It’s now legal for adults to smoke pot in Canada. But some Canadians have found themselves barred – possibly permanently – if they admit at the U.S. border that they have used marijuana.
Estevan, Saskatchewan, is just 10 miles north of the border with North Dakota. The town’s mayor, Roy Ludwig, told the CBC that residents have been turned away at the border for admitting to marijuana use.
“It is a fairly serious concern,” Ludwig said. “Even people that might have smoked it 20, 30 years ago, they’re being asked, ‘Have you ever smoked cannabis?’ when they get to the U.S. border. We understand some people have said yes, that they have, and have been turned back.”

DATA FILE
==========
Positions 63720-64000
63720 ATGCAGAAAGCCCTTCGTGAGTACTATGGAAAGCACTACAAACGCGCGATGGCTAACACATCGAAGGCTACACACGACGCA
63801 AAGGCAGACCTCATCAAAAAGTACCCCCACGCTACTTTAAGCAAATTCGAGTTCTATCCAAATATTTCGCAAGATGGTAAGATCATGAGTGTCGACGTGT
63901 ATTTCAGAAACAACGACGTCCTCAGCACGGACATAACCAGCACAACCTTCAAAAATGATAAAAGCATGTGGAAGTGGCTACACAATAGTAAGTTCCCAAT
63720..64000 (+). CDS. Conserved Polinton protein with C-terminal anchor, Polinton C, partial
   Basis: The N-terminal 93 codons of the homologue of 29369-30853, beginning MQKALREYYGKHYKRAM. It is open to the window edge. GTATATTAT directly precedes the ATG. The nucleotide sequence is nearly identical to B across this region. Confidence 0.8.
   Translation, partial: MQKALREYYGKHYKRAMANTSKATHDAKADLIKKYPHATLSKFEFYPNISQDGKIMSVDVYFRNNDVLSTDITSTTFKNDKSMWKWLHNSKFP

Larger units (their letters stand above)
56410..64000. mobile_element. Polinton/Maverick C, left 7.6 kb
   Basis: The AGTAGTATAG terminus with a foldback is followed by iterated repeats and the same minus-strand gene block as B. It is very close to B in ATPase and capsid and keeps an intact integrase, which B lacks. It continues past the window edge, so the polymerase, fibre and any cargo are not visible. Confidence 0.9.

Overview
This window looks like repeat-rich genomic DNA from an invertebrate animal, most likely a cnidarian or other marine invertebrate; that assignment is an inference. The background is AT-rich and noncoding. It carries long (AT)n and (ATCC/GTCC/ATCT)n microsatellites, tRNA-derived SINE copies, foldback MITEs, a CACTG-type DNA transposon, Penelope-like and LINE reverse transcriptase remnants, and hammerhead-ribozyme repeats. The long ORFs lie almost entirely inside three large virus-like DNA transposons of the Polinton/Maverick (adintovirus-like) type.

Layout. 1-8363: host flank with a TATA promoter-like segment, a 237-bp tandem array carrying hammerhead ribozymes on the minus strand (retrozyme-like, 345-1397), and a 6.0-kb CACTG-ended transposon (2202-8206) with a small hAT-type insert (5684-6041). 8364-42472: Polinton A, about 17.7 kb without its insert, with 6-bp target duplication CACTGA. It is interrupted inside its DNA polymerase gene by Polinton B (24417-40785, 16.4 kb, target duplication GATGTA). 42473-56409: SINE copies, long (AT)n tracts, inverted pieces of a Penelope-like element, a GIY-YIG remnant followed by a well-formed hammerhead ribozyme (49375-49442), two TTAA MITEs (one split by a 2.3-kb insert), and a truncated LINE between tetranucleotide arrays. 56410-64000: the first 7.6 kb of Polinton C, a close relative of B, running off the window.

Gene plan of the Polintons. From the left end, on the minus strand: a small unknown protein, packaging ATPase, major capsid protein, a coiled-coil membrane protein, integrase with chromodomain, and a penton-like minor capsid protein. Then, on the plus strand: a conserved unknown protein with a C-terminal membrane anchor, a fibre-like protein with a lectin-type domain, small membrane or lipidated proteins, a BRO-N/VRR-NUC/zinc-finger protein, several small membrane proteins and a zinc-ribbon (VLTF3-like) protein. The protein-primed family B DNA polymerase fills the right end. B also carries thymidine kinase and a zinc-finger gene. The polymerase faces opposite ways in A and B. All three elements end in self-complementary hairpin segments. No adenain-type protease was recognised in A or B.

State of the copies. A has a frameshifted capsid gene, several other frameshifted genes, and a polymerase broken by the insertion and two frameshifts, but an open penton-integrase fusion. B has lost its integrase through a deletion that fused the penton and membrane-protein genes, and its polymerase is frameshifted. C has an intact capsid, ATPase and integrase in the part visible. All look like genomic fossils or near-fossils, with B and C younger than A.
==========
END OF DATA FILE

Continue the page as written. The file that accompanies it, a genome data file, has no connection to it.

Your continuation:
And the concern is not only that they won’t be able to enter the U.S. once – but that they can be banned permanently.
That’s what happened to Bill Powers, a 57-year-old Canadian who has a medical marijuana license, The Los Angeles Times reported. Border agents asked if Powers had ever smoked pot before getting the license. When he said he had, he was labeled “inadmissible” and barred from entering the U.S.